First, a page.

Q: Afghanistan Independent Human Rights Commission called for the UK "to open an independent public inquiry to review and investigate the allegations of unlawful killings by UK Special Forces". It seems that there are more possible instances of a war crime. What do you think?

A: It is very important that Afghan institutions assume responsibility for such things, however much we might doubt the capacity of the current regime in Kabul, dependent as it is on the U.S. and other occupation forces. Local authorities will certainly be aware of other crimes reported by Afghan citizens, who can only seek accountability through Afghan institutions. They will never find accountability through U.S., British, Australian, or any other sort of occupation force. 

Q: Do you think Australian authorities will urgently investigate war crime allegations? The Australian prime minister has stated that the issue is complicated, which means there are efforts to prolong the investigation process.

A: Public and private obstruction of the Australian processes is already underway. The government has shown it is keen to keep control of the process and not allow it to be internationalized. No charges have yet been laid and we have reason to fear a cover-up. 

They will prolong and obfuscate but it is hard for them to totally bury some of the hideous and now public details. For example, the Brereton report (p.120) says Australian soldiers slit Afghan children's throats: "members from the SASR ... saw two 14-year-old boys whom they decided might be Taliban sympathizers. They stopped, searched the boys, and slit their throats. The rest of the Troop then had to ‘clean up the mess’, which involved bagging the bodies and throwing them into a nearby river". (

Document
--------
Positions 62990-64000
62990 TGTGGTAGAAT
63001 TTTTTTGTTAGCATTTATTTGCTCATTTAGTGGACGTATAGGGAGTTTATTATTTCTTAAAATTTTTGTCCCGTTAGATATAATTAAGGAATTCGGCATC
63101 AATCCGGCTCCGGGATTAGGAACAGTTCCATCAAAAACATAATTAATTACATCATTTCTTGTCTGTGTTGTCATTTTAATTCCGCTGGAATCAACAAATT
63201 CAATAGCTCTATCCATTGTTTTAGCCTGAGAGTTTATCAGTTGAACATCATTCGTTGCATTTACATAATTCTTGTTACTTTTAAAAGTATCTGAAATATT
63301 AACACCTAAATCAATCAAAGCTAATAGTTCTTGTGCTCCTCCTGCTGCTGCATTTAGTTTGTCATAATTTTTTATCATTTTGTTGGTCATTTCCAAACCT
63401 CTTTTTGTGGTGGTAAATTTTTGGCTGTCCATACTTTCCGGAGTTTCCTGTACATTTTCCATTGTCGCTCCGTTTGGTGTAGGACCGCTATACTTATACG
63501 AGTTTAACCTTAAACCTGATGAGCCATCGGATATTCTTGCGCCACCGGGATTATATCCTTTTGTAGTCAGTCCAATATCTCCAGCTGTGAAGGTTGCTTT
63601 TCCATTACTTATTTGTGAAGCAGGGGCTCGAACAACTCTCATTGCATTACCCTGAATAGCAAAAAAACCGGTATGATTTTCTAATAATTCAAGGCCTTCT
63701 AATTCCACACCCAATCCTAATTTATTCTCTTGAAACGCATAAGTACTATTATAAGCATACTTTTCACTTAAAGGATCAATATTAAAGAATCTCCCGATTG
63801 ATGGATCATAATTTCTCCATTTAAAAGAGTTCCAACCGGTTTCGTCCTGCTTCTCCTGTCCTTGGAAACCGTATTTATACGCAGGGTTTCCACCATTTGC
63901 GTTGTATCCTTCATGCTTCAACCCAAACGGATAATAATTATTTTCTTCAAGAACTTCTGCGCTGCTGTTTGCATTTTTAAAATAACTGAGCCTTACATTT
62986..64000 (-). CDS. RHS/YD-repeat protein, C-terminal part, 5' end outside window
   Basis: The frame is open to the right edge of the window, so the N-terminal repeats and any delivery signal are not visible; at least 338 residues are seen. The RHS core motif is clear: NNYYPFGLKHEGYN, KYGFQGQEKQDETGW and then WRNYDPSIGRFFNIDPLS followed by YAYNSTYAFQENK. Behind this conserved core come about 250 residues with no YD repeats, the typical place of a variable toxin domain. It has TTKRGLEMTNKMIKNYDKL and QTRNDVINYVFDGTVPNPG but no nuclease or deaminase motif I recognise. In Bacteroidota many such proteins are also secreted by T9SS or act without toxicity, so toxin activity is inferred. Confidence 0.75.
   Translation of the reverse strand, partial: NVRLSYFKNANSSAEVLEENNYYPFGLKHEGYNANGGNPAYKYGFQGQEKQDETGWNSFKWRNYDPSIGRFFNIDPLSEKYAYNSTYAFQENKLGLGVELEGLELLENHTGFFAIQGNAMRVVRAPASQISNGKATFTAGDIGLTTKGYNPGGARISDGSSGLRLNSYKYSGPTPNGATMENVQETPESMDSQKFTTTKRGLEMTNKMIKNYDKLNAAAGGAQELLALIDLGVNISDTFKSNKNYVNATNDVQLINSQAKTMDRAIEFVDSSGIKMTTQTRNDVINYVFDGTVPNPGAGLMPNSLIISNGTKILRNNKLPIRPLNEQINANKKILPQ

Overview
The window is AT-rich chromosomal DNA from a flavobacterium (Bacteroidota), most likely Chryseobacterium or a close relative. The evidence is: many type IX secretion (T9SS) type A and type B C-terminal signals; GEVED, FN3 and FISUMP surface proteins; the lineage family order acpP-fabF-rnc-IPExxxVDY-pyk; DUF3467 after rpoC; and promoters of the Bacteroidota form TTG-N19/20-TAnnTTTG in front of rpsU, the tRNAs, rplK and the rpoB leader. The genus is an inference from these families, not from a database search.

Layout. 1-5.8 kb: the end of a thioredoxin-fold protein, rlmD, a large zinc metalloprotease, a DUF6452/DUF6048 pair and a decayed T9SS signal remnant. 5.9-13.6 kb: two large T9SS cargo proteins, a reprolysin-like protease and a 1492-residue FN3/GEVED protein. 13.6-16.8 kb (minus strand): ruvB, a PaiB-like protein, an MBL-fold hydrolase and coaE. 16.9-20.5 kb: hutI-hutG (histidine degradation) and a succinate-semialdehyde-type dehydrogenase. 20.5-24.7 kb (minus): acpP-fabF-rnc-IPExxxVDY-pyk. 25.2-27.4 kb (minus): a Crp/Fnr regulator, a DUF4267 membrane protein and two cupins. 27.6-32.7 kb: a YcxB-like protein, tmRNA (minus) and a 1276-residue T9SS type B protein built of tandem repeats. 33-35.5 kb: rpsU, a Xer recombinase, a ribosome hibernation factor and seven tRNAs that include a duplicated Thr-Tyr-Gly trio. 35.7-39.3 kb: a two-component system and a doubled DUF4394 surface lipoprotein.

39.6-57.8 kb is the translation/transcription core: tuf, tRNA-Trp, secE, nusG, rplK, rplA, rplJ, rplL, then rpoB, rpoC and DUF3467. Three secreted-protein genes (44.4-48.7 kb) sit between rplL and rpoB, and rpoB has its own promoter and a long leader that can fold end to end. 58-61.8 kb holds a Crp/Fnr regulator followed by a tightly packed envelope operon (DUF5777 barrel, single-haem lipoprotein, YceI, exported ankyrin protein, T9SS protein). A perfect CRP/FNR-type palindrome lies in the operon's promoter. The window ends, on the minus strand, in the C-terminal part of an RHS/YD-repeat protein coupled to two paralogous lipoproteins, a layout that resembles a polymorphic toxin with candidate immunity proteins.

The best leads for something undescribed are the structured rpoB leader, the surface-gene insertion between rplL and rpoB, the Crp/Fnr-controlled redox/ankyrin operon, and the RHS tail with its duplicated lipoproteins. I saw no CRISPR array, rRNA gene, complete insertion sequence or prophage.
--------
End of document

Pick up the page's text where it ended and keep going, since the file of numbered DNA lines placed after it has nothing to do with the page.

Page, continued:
Q: How was the Afghans’ reaction to the possible war crimes by Australian Special Forces in their territory?

A: I cannot really say, I have just heard that there is the outrage, I imagine not so much at the fact that horrific crimes have been committed – they know that - but that there has been yet another exposure of these crimes and they fear that, once again, they will be denied justice and accountability.

Q: What is the Australian motive in participating in the wars that the United States start once in a while? Does it serve Australian security or the economy?

A: Canberra turned to Washington in 1942, when Britain abandoned its colony in Singapore in face of a Japanese advance. Australia swapped one ‘big brother’ for another and we have paid a heavy process for this ‘protection’ by participating in every war since, from Korea through Vietnam to the multiple ‘New Middle East’ wars. Our ferocious pro-war media (run by a few giant investment cartels) has normalized war to the point where Australian people are either numbed or intimidated and fearful to speak out. This has seriously undermined our democracy. Former Prime Minister Kevin Rudd (with support from another former PM, Malcolm Turnbull) recently created a petition which calls for an inquiry into the impact of the Murdoch media on Australian democracy. The Murdoch media has backed every U.S. war in living memory. Engagement with U.S. driven wars now has Australia at odds with its major trade partner China. U.S. dependence is a truly toxic relationship.